Chuck Smith recounted growing up in a Richard Meier-designed house. “I can’t believe it’s been 50 years since I first experienced the Smith House. I was only five years old then, but the childlike wonder I felt then comes back to me every time I walk up the ramp, inside the door, and feel Richard Meier’s design.”
At a time when design in America was more conservative, the suburban dwelling stood out for being so open and inviting. A September 1968 issue of House Beautiful described the house as a “lighthouse on the shore.”
50 years later, Richard Meier’s Smith House has come to define the architectural language and design philosophy of his firm. Meier changed Smith’s initial idea of a splayed-out ranch house to the distinct vertical volume that it is now: a three-sided glass shell with an opaque white front that inserts itself into the natural landscape.
The house is has a compact shape with clearly defined prisms and clear glazing that gathers the reflections of the interior and natural landscape, colluding them into inseparable images. Meier performed additions and subtractions on the main cubic volume, and the resultant white walls, geometric design, and layered use of glass have become Meier’s trademark style.
In comments to the press, Meier described the house and his way of looking at the space within:
“In the Smith House, as in every house that we design there is a search for clarity and for a basic geometric form. This geometry helps to create certain areas of compression, energizing tensions between openness and closure, between solid and void, between opacity and transparency. The intention in every building is rendered graphic by this geometric ordering of pace developed in a way that is always related to scale, to human scale and to the struggle to make the wholeness of the architecture clear, lucid, lyrical, and real.”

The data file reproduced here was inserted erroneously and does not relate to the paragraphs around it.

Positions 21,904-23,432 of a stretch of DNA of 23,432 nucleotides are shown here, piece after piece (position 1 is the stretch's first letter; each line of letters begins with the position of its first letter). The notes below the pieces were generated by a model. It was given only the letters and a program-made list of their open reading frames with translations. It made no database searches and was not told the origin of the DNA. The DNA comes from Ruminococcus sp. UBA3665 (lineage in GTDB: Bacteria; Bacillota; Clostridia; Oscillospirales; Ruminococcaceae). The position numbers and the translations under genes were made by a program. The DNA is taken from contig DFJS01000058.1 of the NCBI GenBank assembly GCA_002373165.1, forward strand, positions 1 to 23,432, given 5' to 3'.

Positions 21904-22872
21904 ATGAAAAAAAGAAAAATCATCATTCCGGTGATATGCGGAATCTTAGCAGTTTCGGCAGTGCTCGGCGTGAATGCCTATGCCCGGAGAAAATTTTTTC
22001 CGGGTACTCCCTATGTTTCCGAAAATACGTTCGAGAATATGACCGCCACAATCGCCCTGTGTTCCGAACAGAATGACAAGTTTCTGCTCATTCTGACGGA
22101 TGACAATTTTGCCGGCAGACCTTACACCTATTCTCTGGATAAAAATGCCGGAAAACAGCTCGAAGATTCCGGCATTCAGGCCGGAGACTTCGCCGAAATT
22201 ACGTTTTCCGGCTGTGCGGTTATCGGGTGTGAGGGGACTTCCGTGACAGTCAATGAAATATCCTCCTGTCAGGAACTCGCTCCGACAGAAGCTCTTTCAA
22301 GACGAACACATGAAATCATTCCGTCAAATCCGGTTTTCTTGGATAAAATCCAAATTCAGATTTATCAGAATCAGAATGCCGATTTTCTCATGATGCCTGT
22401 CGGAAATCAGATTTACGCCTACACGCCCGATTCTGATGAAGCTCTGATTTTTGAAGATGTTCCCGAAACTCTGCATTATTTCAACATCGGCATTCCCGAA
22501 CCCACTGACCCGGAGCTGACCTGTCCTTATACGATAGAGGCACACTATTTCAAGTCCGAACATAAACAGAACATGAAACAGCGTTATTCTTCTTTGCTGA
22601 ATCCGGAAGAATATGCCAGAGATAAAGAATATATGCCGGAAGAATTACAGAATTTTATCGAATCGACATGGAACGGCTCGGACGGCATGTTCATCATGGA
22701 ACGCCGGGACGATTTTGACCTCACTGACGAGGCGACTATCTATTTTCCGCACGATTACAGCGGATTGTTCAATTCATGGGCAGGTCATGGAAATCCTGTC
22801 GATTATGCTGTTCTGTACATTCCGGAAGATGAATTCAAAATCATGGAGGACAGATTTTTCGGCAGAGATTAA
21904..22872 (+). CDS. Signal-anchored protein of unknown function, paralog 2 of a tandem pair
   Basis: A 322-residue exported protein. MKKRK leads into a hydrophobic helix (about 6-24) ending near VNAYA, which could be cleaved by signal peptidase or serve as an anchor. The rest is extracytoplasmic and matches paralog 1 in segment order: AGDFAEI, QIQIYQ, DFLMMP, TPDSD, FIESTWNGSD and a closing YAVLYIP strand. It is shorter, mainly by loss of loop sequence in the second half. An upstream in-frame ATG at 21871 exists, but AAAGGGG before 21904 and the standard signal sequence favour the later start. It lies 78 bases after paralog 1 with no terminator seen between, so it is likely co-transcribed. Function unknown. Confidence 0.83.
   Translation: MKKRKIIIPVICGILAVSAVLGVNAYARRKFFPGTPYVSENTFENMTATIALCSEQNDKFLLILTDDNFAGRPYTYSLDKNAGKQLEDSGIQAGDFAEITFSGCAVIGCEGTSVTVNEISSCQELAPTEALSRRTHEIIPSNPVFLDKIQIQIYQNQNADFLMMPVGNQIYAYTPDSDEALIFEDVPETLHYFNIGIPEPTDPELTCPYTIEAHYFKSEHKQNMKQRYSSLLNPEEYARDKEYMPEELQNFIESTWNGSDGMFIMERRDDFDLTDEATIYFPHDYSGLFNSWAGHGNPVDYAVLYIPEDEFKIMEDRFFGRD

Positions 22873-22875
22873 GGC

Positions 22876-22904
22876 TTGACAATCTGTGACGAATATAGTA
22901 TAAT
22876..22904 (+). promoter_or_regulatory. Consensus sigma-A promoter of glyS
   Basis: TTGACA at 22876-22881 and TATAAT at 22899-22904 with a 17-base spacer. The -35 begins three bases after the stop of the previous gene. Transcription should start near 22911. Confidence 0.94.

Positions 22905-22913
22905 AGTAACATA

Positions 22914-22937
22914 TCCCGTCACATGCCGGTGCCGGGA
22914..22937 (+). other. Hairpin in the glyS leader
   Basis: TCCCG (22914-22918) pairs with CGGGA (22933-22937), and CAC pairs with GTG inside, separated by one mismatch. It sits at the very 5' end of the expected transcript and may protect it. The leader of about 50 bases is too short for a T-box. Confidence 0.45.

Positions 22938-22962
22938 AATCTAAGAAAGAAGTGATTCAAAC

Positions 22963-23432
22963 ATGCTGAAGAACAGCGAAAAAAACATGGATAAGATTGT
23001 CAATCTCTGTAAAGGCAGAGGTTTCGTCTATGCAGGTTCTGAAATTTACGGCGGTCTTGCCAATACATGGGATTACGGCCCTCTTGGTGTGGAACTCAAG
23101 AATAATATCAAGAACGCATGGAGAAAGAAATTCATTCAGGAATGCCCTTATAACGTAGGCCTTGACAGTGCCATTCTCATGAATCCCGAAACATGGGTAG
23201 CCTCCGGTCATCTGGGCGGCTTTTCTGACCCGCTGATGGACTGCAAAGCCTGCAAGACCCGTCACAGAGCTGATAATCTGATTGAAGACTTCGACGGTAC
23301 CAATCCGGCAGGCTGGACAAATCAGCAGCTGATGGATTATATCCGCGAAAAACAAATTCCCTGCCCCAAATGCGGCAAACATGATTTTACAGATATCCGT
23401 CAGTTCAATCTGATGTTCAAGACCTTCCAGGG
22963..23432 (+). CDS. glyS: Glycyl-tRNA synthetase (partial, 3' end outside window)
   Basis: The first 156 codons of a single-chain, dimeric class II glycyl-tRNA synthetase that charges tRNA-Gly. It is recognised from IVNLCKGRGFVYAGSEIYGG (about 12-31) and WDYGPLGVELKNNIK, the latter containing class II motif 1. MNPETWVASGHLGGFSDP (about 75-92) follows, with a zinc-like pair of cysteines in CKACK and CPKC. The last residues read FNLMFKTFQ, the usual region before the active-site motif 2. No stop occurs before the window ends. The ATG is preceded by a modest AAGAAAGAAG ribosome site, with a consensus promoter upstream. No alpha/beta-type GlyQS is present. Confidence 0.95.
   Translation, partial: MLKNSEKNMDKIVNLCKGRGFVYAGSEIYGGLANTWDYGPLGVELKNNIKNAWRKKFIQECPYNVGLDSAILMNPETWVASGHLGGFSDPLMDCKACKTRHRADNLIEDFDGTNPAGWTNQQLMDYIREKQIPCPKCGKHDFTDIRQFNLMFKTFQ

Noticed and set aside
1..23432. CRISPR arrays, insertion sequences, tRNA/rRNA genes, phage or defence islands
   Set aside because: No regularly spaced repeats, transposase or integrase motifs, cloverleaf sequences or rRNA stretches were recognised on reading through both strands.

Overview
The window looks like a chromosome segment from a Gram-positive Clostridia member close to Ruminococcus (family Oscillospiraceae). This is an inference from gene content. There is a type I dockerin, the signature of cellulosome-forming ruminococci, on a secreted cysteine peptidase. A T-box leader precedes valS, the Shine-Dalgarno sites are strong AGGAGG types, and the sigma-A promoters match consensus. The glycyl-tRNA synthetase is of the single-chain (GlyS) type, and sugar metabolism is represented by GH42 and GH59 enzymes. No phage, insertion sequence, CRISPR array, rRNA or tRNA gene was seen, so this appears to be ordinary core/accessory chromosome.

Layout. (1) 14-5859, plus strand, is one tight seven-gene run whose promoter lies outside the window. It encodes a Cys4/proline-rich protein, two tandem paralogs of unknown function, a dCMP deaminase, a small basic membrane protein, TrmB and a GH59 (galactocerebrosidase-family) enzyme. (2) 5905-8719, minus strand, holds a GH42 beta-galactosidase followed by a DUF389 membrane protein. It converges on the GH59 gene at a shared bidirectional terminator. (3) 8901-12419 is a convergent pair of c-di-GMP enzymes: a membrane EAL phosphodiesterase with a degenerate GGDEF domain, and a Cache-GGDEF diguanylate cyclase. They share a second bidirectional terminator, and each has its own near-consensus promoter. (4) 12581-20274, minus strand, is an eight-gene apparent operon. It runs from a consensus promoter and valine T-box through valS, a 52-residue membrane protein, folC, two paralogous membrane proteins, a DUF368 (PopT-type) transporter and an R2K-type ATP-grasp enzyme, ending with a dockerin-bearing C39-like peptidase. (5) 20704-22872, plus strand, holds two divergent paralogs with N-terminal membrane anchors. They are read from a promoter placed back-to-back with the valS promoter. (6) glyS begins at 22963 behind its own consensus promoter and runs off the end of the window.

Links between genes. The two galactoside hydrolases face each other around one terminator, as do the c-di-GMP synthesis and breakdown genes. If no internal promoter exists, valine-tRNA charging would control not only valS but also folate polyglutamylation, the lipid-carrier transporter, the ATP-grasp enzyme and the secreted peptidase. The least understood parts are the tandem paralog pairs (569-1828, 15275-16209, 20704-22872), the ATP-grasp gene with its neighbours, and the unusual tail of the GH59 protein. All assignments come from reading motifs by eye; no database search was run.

- Architects: Richard Meier & Partners
- Architect In Charge: Richard Meier
- Project Year: 1965
- Photographs: Mike Schwartz
In the five decades that have passed since Smith House was built, both the internal and external life of the house has remained largely unaltered. In the newer photographs taken by Mike Schwartz, white paint on the brick chimney has started to chip away, revealing spots of red below that give the home some age and character.
Both the building and the architect have been distinguished with honors in the 50 years since the project was built. Smith House was awarded AIA’s Twenty-five year award, conferred to projects that have stood the test of time and continue to set standards of excellence for their design and significance. Richard Meier won the Pritzker Prize; at 49, he was the youngest architect to receive his profession’s highest accolade.
Meier is also founder of Richard Meier & Partners. Among its best known works are: this very house, the Smith House in Darien, Connecticut; the Getty Center in Los Angeles, California; the United States Courthouse in Islip, New York; the Atheneum in New Harmony, Indiana, and the Douglass House in Harbor Springs. The later was added to the Natonal Register of Historic Places.